If an agency has a computerized sign management system, it should be possible to query the sign database at regular intervals for a list of signs that are nearing the end of service life. Actual readings of sign retroreflectivity can be taken to determine if the degradation is occurring as expected. If the degradation is not occurring as fast as expected, then signs of that type could be left in the field longer (and an update to the planned replacement date subsequently made in the database). Conversely, if the deterioration is occurring faster than expected, the signs can be scheduled for replacement sooner. Monitoring changes in degradation can help ensure better nighttime visibility and increase the overall life cycle of an agency’s signs, resulting in cost savings.

Another way this method can be used is by placing an installation or replacement date sticker on each sign to allow field crews to know when specific signs reach their replacement age. If a sign is found to be older than indicated by the maximum life noted on the sticker, then the sign should be replaced. This method can be time consuming if signs along a roadway vary significantly in age, but it can be executed during the day and requires no inspection or measurement of the sign. A complication of this method is related to the placement of the date stickers. When placed on the front of the sign, field crews can more readily view the date information. However, the information must be limited so as not to distract from the message on the sign. More information can be included on stickers placed on the back of the sign, but it is harder for field crews to see this information as they drive by, particularly on wide roadways. Figure 3 shows the Wyoming coding system that can be seen from the front of the sign. The number indicates the year the sign was installed. For instance, the stop sign was installed in 1995. Wyoming uses a 10-year replacement cycle that allows the Wyoming agency to use a one-digit coding system. (Note: The photograph was taken before 2005.) Minnesota uses a color-coded sticker on the back of the sign, as shown in figure 4, with a different color each year to make inspections easier.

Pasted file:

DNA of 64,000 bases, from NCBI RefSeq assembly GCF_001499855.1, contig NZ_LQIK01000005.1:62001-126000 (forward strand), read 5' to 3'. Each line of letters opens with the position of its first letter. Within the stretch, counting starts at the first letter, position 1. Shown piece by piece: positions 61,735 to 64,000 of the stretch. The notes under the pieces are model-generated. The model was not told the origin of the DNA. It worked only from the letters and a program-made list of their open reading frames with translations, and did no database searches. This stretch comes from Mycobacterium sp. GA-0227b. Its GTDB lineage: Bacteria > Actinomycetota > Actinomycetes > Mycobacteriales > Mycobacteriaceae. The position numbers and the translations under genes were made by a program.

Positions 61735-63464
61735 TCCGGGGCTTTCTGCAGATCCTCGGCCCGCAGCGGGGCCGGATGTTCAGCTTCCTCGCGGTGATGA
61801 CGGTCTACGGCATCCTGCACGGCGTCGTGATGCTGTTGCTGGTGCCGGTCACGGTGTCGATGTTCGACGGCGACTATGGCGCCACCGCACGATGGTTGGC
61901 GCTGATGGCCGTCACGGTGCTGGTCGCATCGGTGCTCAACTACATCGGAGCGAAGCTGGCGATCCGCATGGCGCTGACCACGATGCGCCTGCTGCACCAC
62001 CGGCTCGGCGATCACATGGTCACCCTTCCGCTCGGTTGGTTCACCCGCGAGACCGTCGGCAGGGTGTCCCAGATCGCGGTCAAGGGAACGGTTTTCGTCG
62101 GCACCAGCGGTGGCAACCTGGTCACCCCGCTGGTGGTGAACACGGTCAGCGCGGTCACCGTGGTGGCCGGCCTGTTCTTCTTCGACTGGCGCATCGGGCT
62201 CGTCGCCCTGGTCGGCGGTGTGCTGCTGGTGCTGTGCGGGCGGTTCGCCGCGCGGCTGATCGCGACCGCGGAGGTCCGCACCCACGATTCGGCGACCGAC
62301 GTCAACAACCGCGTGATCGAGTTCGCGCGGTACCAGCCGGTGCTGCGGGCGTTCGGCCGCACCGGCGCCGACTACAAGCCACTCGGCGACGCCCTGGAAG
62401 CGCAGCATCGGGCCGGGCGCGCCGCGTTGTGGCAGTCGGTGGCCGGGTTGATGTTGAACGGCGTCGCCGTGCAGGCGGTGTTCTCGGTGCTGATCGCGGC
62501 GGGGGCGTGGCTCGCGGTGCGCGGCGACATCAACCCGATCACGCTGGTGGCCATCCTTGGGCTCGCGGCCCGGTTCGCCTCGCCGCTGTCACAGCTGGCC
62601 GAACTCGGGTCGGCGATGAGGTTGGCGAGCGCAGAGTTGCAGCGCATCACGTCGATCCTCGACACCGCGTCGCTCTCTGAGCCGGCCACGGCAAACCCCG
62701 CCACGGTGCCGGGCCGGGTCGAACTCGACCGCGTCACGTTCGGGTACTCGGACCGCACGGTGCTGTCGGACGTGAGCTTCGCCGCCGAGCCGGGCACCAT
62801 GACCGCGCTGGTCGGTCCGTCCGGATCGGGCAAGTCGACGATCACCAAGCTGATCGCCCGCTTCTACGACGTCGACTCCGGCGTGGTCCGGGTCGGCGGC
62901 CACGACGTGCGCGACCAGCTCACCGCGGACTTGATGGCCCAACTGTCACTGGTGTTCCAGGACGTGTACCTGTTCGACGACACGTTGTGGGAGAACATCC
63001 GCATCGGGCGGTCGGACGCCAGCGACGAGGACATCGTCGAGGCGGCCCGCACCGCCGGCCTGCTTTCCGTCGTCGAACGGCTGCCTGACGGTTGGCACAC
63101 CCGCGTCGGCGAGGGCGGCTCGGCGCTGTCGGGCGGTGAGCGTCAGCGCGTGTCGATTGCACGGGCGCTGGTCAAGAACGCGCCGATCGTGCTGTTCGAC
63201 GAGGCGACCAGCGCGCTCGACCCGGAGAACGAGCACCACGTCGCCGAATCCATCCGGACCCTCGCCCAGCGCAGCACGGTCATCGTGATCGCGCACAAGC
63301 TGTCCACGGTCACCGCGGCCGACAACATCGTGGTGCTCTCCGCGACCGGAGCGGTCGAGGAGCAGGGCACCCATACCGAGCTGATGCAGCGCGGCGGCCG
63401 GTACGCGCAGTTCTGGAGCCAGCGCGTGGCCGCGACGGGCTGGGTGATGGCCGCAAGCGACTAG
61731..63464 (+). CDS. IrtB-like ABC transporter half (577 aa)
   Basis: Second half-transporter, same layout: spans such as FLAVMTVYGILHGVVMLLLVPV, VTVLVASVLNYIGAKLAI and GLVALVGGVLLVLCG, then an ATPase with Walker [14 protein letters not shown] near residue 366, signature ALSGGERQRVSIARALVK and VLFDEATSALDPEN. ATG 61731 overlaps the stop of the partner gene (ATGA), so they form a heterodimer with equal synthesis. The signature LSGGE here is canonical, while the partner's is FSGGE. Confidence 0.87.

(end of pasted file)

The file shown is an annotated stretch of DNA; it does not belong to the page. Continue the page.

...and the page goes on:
"Stop Sign"
"Parking Directional Sign"
Figure 3. Examples of Wyoming DOT Signs.

Figure 4. Example of Minnesota DOT Sign Sticker.

Current Practice

The use of expected sign life as a maintenance method is widely used because of its ease of implementation. Most agencies use the warranty period provided by the manufacturer to determine when a sign should be replaced. However, some agencies, like Indiana, are beginning to extend their expected sign life levels beyond the warranted sign life as a result of research documenting the durability of sign materials in their area.(18) This may create some complexity in sign management, as the expected sign life will vary across a jurisdiction depending on the geographic location of the sign, the amount of direct sun exposure, and other environmental factors that affect service life. The use of a single value for expected service life might result in some signs failing to meet the minimum maintained retroreflectivity levels prior to scheduled replacement or might result in replacement of signs that exceed the minimum levels.

Delaware, Kansas, Maine, Missouri, and North Dakota all use a 10- to 12-year life cycle for all of their beaded high-intensity retroreflective materials (as of 2005). Some agencies such as Indiana(18), Michigan, and North Carolina(19) are learning that they can expect their in-service life expectancy to be 15 years for beaded high-intensity materials.